The two cases that the dissent cites in support of this theory, Moran v Burbine (475 US 412 [1986]) and United States v Anderson (929 F 2d 96 [2d Cir 1991]), actually contradict it. In Moran, the defendant argued that police misconduct following his valid Miranda waiver -- lying to an attorney who sought to intervene in defendant's interrogation -- retroactively vitiated that waiver. But the Supreme Court found that idea "untenable as a matter of both logic and precedent" (475 US at 422). Similarly, in Anderson, the district court found that post-waiver "trickery" retroactively undermined a Miranda waiver, making it impossible to find that defendant voluntarily waived his rights, but the Second Circuit held otherwise: "Though the 'trickery' premise is correct, the district court's conclusion respecting the 'impossibility of a waiver' is not" (929 F2d at 98). The Second Circuit then appropriately addressed whether the post-waiver "trickery" had rendered defendant's confession involuntary (id. at 100-102). In accordance with Moran and Anderson, we hold that, since Jimmy's Miranda rights were validly waived and never re-invoked, the issue is voluntariness, not waiver.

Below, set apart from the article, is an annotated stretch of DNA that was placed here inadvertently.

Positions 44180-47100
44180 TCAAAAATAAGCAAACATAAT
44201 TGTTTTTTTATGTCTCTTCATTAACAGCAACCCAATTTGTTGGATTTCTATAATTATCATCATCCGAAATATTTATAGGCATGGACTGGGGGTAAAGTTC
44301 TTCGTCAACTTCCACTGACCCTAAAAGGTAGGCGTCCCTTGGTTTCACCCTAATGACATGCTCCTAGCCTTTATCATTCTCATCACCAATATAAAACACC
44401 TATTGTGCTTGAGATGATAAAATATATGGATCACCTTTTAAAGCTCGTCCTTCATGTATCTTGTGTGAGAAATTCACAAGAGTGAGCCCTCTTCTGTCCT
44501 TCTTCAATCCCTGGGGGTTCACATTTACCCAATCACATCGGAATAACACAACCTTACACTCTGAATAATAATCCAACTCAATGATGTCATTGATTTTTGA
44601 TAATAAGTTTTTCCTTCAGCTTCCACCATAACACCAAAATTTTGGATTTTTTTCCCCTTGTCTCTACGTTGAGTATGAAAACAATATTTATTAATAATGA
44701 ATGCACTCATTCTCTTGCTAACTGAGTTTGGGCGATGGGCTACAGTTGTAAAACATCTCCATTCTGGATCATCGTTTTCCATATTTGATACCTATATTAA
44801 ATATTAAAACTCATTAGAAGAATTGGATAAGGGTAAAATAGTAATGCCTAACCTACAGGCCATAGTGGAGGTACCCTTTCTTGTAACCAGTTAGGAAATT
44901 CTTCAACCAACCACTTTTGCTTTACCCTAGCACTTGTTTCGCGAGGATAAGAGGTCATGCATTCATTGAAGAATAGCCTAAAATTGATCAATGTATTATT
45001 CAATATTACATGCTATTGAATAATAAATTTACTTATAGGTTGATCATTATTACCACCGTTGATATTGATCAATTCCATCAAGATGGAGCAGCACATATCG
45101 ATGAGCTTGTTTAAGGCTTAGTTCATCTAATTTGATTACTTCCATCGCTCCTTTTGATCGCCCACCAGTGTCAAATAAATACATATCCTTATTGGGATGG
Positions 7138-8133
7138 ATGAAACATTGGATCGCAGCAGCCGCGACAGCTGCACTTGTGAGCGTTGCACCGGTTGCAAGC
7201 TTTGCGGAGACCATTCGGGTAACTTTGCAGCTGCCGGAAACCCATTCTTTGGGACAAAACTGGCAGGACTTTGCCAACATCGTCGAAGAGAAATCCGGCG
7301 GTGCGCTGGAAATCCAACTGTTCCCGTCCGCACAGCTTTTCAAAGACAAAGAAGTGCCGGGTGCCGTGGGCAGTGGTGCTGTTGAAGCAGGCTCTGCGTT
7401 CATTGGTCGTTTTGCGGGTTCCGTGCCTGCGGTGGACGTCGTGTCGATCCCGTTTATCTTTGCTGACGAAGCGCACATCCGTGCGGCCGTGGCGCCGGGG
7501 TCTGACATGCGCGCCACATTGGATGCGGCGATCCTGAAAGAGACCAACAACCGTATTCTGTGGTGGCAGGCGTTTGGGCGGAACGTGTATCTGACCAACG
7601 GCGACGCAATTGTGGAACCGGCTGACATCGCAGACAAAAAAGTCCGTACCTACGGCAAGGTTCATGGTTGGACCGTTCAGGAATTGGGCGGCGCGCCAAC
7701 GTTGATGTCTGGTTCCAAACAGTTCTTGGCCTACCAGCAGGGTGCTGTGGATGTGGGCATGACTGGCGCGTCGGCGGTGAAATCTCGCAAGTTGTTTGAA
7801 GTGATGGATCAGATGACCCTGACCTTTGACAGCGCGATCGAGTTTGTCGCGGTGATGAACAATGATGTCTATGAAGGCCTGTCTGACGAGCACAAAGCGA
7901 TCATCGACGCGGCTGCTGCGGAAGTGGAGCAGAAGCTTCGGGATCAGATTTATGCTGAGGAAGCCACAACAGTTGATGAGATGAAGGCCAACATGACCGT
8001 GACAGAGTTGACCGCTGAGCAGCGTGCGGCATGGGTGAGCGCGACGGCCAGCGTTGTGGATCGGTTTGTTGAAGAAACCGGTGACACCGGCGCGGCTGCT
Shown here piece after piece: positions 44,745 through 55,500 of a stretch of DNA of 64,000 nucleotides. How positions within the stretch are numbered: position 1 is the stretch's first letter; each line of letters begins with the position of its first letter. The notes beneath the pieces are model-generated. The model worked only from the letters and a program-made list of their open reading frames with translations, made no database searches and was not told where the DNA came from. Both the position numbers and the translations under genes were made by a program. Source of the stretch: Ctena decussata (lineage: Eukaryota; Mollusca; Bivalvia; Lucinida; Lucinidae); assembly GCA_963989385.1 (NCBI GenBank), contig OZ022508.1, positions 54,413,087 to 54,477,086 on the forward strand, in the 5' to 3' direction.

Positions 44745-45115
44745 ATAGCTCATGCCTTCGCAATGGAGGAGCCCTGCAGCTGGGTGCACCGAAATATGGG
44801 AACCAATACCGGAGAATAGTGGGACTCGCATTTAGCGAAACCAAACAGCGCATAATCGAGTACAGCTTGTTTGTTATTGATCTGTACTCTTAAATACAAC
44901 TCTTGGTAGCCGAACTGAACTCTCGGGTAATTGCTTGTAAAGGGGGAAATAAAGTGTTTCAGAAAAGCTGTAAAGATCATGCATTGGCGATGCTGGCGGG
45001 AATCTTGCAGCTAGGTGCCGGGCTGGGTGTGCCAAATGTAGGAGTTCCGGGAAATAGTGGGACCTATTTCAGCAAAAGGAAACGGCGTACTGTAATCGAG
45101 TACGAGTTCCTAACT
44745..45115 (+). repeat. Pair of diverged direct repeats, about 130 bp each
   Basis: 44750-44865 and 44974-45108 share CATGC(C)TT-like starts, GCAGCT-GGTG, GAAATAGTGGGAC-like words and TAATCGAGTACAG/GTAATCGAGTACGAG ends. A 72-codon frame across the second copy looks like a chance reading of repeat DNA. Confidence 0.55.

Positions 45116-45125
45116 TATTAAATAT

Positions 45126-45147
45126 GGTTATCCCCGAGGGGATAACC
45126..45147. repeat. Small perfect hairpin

We conclude that there is evidence in the record supporting the findings of the lower courts that the presentment agency met its burden of proving the voluntariness of Jimmy's inculpatory statement beyond a reasonable doubt. This mixed question of law and fact is therefore beyond our further review.

Accordingly, the order of the Appellate Division should be affirmed, without costs.

LIPPMAN, Chief Judge(dissenting)